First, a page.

If you follow this blog, you know I have been in a pretty lousy mood lately. I’ve been pondering mortality.  The loss of a hard working dog and a sweet old horse has got me feeling particularly cold and dark this winter.

I’m usually pretty good at picking myself up, but this time it’s a lot to lift. I started doing that thing that sad people do late at night on the internet- I started cruising dog rescue websites.  I have a confession, I’m attracted to a certain body type.  And yes, I like being herded.

Adopting a rescue dog is a strange combination of online dating and an arranged marriage. You pick a picture and profile of someone you like, but it isn’t up to you. There’s an application with references, and you list your past relationships and how they ended. And who you live with now, and how they feel would feel about a new pack member. The dog’s rescue acts as a protective mother/matchmaker.

There was a very irresistible old corgi matron with a chunk out of an ear and only one eye in Kansas. She had a list of ailments a mile long, and a cocky tilt to her head- she was a pirate corgi with a certain grace. Adopting older dogs has big rewards, but it wasn’t right for me this time.

Finally I saw him. He was in Wyoming. He and his brother were living like frat boys with a suburban family with young kids. Too much barking, too much partying, too much detention in the crate- it was a vicious circle. The brothers went to rescue, truly from too much love, with broken hearts on all sides. And the Matchmaker already had my application.

Road Trip! My friend, Linda and I headed north, fueled by caffeine and dog passion. We pulled into the Applebee’s in Cheyenne and there he was, acting contrite and nervous, showing a little too much belly and trying way too hard to please. There’s an argument that neither the Corgi Boy or I are all that discerning, but whatever. It was love at first sight.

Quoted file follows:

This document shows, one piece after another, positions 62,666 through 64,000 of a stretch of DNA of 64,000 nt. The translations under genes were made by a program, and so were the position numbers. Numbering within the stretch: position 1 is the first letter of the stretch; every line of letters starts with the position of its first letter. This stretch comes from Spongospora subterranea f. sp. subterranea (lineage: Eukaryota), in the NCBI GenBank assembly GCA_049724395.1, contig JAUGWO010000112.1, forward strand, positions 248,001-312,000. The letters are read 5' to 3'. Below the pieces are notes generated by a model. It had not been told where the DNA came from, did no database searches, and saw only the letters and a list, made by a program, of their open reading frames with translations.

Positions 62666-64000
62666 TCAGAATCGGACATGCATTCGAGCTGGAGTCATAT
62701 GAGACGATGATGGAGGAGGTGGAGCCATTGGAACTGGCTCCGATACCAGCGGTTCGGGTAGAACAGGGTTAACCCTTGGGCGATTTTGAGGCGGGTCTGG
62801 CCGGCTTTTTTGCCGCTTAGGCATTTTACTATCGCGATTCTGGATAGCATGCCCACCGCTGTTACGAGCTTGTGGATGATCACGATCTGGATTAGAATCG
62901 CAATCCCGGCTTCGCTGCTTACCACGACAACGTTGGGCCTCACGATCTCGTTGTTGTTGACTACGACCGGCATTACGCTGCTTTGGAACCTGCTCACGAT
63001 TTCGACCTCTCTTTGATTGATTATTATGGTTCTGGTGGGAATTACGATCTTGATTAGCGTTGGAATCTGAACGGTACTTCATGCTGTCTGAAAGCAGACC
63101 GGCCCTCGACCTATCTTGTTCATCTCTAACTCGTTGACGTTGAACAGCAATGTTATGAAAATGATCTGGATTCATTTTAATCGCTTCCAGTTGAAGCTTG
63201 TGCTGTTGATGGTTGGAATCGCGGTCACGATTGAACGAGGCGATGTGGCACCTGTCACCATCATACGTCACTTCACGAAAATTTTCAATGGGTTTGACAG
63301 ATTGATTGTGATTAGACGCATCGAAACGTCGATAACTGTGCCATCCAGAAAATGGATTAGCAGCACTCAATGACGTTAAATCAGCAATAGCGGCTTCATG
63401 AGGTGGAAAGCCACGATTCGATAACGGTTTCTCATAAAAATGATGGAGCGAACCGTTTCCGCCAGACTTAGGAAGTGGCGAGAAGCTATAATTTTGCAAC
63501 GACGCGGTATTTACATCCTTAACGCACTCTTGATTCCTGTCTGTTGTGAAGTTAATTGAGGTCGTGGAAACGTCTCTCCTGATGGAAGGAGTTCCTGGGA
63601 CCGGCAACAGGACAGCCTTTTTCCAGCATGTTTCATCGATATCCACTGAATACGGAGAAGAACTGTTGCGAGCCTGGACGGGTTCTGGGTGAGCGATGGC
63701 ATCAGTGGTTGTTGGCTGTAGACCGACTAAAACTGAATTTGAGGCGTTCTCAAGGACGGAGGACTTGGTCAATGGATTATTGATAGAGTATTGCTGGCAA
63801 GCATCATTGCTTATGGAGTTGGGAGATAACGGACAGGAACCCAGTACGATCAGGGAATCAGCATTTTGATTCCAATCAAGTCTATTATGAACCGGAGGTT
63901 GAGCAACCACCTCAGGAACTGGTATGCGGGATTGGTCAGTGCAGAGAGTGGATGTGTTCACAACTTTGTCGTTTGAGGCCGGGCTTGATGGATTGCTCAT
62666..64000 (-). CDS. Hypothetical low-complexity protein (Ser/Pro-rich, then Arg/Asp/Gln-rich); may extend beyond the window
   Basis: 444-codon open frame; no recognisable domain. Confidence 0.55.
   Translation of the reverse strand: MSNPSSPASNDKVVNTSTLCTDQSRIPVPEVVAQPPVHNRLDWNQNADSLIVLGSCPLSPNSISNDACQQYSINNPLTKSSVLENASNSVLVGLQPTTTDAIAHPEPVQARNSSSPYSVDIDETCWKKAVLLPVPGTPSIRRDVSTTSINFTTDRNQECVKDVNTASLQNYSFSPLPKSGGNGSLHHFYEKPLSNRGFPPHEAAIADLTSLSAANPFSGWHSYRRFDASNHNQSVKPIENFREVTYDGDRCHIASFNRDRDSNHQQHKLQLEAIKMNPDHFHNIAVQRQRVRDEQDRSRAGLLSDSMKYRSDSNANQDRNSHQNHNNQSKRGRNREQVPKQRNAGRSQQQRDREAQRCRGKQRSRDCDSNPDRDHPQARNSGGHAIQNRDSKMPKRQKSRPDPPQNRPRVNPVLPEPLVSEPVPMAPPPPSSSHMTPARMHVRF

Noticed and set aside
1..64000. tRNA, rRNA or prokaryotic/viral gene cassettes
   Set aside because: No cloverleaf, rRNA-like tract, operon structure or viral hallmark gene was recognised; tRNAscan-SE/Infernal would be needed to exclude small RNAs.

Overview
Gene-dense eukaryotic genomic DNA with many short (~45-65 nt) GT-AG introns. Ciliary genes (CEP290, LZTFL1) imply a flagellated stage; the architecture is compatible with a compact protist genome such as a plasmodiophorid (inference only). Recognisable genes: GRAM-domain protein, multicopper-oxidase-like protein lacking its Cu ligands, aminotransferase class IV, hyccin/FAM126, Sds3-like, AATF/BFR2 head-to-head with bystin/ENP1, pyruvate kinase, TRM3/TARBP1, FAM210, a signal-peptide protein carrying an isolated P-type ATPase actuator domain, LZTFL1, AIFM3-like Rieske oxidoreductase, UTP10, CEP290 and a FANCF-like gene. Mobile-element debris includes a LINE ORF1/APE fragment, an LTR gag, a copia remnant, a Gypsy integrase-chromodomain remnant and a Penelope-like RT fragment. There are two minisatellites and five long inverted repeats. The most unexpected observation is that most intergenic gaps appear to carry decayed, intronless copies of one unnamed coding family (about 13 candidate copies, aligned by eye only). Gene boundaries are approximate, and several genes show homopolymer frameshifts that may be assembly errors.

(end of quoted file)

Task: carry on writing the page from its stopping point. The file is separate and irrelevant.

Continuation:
In the car on the way home the Corgi Boy changed his name to Walter. Since deciding to become a contributing member of society, an alias was in order. A few treats and some sweet talk and it was Walter, Walter, Walter.

Walter is working with me in the truck now. He’s making new dog friends. There’s a claw mark on an ear, the curiosity about the cats is answered. Walter is exhausted. Relentlessly herding me is a full-time job, but he’s lost track of a few humans lately and he’s not about to take his eyes off me.

His bad habits? We don’t notice Walter barking so much. He frequently makes a deep quacking noise, the Dude Rancher does a good impression of it. And Walter lets out a yodel over the prairie when inspired. Not much barking though.

He’s developing a taste for beet pulp. Yes, it’s horse feed, and in frigid weather, I soak a bucket of it in the bathtub. Yesterday I heard a noise; he managed to lob himself over the edge of the tub and landed high centered over the top of the bucket. His feet were too short, he was stuck wiggling. In his defense, he showed not one shred of guilt as I lifted him off. He’s settling in just fine.

I know that he’s herding me close partly because he misses his family in Wyoming. I think he knows I’m missing family, too. It’s like this in midlife, we’re all adjusting to change and loss.

Dog rescue is a lot like horse rescue. They come in all ages, purebreds and mixed breeds. Some were not cared for and some are given up with great reluctance. Each one is an individual life with a unique story. Each one is willing to rescue you, you just have to ask.

Anna Blake, Infinity Farm.

Wyoming Dachshund and Corgi Rescue

Corgi Connection of Kansas Rescue.

Ruby Ranch Horse Rescue.

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